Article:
by Rachel Minske
The Elk River Area School District is gearing up to submit another three-year plan for the state’s Achievement and Integration for Minnesota program.
The program aims to pursue racial and economic integration, increase student achievement, create equitable educational opportunities and reduce academic disparities in Minnesota public schools, according to the Minnesota Department of Education.
There are currently 124 school districts that receive funding from the program and participation is determined by the number of protected-class students – or a group of people with a common characteristic who are legally protected from discrimination and harassment based on that characteristic – relative to the number of protected-class students in adjoining districts or schools based on enrollment.
“This isn’t just beneficial to the student, it’s beneficial to the entire country,” said Patricia Sanford, a curriculum specialist with the district. Sanford presented the plan to the Elk River Area School Board Feb. 27.
All eligible districts must submit a three-year plan to the state, Sanford said. District 728 would be eligible for more than $1 million in funding and has participated in the program for at least the last nine years, she said.
To prepare the 2018 plan, Sanford said a team of directors completed dozens of classroom visits and 36 building walk-throughs. Additionally, the team received survey responses from 513 parents and caregivers.
About the research
The results of the research were boiled down into categories like climate, environment and resources, leadership and governance and family and community partnerships.
Each category identified district strengths, but also areas of growth. For example, under the instruction and assessment category, strengths included a variety of instructional modes and the use of formative assessment and feedback within the district. However, an area of growth included a need for more student-centered instruction, as 35 percent of classrooms observed did not utilize the practice, according to Sanford’s presentation.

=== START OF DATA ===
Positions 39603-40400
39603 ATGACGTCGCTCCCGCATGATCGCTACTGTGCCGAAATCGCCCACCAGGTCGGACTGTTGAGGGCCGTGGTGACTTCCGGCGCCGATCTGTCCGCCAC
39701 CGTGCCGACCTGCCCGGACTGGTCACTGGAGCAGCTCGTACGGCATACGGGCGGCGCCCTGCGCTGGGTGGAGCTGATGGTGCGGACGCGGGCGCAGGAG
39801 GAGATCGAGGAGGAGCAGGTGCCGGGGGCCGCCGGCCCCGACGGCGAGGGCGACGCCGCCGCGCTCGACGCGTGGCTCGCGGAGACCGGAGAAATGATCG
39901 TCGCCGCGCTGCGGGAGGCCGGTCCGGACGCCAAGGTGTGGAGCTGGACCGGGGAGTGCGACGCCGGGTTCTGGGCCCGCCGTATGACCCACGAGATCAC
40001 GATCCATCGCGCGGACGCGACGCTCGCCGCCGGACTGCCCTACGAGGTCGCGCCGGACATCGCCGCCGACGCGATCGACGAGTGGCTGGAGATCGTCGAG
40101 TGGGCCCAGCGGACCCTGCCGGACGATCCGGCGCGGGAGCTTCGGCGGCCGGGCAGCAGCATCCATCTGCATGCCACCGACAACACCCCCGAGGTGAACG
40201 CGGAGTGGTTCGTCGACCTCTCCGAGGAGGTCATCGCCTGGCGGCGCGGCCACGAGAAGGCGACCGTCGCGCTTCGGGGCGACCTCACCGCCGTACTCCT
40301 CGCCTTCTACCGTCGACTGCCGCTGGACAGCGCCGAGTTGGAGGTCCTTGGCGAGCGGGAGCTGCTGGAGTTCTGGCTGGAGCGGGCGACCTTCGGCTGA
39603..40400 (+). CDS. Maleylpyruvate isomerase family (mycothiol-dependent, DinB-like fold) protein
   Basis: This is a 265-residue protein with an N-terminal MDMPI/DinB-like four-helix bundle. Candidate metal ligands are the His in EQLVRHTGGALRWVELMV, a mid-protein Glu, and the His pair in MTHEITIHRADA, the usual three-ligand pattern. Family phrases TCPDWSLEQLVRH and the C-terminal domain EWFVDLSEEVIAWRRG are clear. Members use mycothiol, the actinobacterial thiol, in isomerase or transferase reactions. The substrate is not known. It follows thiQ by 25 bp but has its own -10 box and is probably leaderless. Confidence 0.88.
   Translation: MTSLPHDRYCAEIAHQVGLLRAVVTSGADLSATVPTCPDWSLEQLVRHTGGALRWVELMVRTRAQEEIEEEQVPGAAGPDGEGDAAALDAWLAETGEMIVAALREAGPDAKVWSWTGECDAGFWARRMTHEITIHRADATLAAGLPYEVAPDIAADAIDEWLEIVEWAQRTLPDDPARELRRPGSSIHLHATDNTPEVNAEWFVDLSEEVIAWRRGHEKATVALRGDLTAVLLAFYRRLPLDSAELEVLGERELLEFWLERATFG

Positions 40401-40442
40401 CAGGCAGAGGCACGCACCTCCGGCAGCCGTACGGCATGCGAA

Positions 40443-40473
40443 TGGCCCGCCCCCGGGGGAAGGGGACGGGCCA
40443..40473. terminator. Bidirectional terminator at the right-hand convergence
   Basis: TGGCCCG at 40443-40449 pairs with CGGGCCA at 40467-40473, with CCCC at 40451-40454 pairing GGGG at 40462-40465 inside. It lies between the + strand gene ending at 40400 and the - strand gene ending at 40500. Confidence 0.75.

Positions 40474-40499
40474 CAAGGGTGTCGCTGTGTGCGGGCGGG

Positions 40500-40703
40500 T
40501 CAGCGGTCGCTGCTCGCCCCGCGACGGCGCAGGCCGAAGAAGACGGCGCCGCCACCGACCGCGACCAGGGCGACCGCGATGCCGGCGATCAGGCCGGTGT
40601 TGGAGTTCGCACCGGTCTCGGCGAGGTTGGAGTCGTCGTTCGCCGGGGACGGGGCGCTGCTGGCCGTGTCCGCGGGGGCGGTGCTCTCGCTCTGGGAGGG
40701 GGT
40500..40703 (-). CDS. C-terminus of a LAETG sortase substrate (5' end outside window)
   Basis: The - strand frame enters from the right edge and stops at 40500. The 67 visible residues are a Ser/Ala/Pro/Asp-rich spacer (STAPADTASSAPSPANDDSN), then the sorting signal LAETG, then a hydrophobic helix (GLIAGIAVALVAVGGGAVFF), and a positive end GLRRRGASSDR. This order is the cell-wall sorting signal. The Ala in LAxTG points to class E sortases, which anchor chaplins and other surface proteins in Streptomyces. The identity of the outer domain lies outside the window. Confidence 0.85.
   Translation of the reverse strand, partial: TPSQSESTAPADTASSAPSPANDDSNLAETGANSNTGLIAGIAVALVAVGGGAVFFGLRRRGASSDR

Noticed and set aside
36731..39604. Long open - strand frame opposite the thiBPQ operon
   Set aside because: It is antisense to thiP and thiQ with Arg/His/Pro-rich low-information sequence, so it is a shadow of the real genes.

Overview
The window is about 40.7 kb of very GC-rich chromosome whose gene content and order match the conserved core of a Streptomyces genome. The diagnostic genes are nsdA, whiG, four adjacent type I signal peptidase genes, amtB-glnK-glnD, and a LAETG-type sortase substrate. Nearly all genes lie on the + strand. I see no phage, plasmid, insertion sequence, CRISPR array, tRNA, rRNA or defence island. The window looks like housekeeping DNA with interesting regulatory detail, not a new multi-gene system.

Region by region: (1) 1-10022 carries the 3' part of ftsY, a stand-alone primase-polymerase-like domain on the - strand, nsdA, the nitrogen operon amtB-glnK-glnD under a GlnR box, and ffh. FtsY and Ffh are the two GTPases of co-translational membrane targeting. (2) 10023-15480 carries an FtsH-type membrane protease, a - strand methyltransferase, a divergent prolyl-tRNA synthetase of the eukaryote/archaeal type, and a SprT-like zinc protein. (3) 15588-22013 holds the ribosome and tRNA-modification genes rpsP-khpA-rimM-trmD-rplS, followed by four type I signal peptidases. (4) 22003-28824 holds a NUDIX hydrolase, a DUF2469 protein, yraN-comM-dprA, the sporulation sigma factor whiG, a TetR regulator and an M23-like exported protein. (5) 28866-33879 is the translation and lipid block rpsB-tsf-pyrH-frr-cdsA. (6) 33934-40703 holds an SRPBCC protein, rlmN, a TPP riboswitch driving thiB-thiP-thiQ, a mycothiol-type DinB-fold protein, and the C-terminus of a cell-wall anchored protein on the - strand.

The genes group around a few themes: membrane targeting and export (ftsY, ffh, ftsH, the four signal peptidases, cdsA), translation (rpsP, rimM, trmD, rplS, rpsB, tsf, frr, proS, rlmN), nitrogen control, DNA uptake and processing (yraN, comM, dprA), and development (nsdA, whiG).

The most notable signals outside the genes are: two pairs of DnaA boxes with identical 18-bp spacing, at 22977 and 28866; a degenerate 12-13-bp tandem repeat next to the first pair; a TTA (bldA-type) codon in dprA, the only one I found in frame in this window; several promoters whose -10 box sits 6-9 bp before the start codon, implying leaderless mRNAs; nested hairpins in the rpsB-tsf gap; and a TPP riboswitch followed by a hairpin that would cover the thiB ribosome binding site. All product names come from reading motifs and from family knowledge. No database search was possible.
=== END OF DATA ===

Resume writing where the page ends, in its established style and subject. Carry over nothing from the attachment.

Under the environment and resources category, adequate buildings and facilities within the district were identified as strengths. An area of growth included a lack of positive representations of diverse people and cultures and a lack of diversity in staff. The Achievement and Integration plan team recommended the district increase how often diversity appears in schools, materials and textbooks.
The team proposed nine different interventions as part of the plan, including the continuation of magnet schools at Rogers Elementary School and Salk Middle School, partnerships within the preschool program and the possible expansion of AVID, a program dedicated to helping students attend college.
The plan also uses themes from World’s Best Workforce, a bill passed in 2013 to ensure every Minnesota school district is making strides to increase student performance.
The timeline for completing the plan is as follows:
•March 6: Final plan and budget submitted to School Board.
•March 13: Board approves plan.
•March 15: Submit plan to Minnesota Department of Education.
“For me, it sounds amazing, but I still have a lot of questions,” said School Board Vice Chair Jamie Plantenberg-Selbitschka.
Shane Steinbrecher, chair of the board, echoed her sentiments, adding he was concerned if the board would have enough time to study the plan before submitting it to the Minnesota Department of Education.
“I just want to make sure everyone is ready to make a decision and (everyone) has all the information,” he said.
School Board Director Gregg Peppin was absent from the Feb. 27 meeting.